New Environmental Benchmark?
NYC Parks Department Ends the Use of Tropical Hardwoods for BenchesIn a meeting with representatives of environmental groups Rainforest Relief and New York Climate Action Group, Parks Commissioner Adrian Benepe unveiled a plan to phase out the use of hardwoods logged from the rainforests of the Amazon, which the agency uses for benches, boardwalks and the decking of bridges in the thousands of parks and areas overseen by the department. Celia Peterson, director of the Specification Office of NYC Parks, stated that as of last month, Parks will no longer specify tropical hardwoods for benches.
The issue was recognized by Mayor Michael Bloomberg in his speech last month in Bali during the climate talks: "New York, like many cities, uses tropical hardwoods-in our case, for our extensive beach boardwalks and also for the walkway on the world-famous Brooklyn Bridge… I've asked my Office of Long-Term Planning and Sustainability to work with the relevant City agencies, and present me, within the next 60 days, with a plan for reducing our reliance on such hardwoods.
This is an exciting announcement and the most progress we've seen on this issue in a decade," said Tim Keating, Director of Rainforest Relief. "It's been a long, long road to get to this point and we thank Parks Commissioner Benepe and other Parks staff who have worked to find suitable alternatives to rainforest hardwoods. We call on other city and state agencies to end their use of these destructive woods as well." Rainforest Relief, founded in New Jersey in 1989, began a campaign to eliminate the use of rainforest woods by the city in 1995 after recognizing tropical hardwoods at the Coney Island boardwalk in 1994. Recently, the group was joined by a new hard-hitting grassroots organization, New York Climate Action Group, which campaigns to end the city's use of tropical hardwoods because deforestation, mostly in the tropics, contributes an estimated 25 - 30% of human-caused greenhouse gases.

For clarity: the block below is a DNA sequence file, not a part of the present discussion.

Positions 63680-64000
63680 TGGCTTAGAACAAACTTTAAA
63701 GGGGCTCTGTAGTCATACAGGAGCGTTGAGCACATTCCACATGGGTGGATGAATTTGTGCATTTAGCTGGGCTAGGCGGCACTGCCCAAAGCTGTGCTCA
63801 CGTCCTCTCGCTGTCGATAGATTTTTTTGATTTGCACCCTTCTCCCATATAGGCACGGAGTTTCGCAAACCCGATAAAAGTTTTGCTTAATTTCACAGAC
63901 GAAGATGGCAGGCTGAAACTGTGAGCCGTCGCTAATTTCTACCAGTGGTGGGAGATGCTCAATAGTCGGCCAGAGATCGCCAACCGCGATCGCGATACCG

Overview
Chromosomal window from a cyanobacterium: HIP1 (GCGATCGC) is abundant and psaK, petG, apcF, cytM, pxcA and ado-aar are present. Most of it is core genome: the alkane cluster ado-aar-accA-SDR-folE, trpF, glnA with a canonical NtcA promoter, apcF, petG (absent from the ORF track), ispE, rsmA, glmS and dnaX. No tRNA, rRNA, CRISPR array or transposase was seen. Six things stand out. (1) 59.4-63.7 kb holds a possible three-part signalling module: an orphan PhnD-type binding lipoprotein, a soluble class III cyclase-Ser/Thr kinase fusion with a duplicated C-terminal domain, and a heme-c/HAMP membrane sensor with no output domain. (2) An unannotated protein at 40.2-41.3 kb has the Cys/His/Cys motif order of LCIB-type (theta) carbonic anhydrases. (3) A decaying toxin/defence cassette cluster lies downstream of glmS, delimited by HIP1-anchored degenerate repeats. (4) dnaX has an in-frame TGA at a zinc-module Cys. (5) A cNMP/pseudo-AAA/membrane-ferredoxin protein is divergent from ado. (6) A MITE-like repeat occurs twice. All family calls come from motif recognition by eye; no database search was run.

Logging for exported wood is the primary factor leading to tropical deforestation, as roads are first bulldozed by loggers, in their pursuit of high-value species for export. This allows access to farmers and others who then completely clear those devastated forests. "People worldwide recognize with increasing urgency the need to address climate change. Economists and environmentalists agree that ending deforestation is a highly cost-effective means to do so. We hope that Mayor Bloomberg will institute a policy ending the use of all woods from old growth forests", said JK Canepa, a founding member of NYCAG.
In November, Ecological Internet, founded by Dr. Glen Barry, sent an action alert about the issue to a mailing list of over 50,000. The alert generated approximately 200,000 protest emails from 68 countries to state and city staff and officials in the month prior to Mayor Bloomberg's announcement.
"Maintaining large and intact primary and old-growth forests free from industrial logging is a requirement to address climate change, biodiversity loss and to achieve global ecological sustainability," explains Dr. Barry. "Ancient rainforest logs belong in intact rainforest canopies and ecosystems, not NYC park benches and boardwalks."
4th July 2014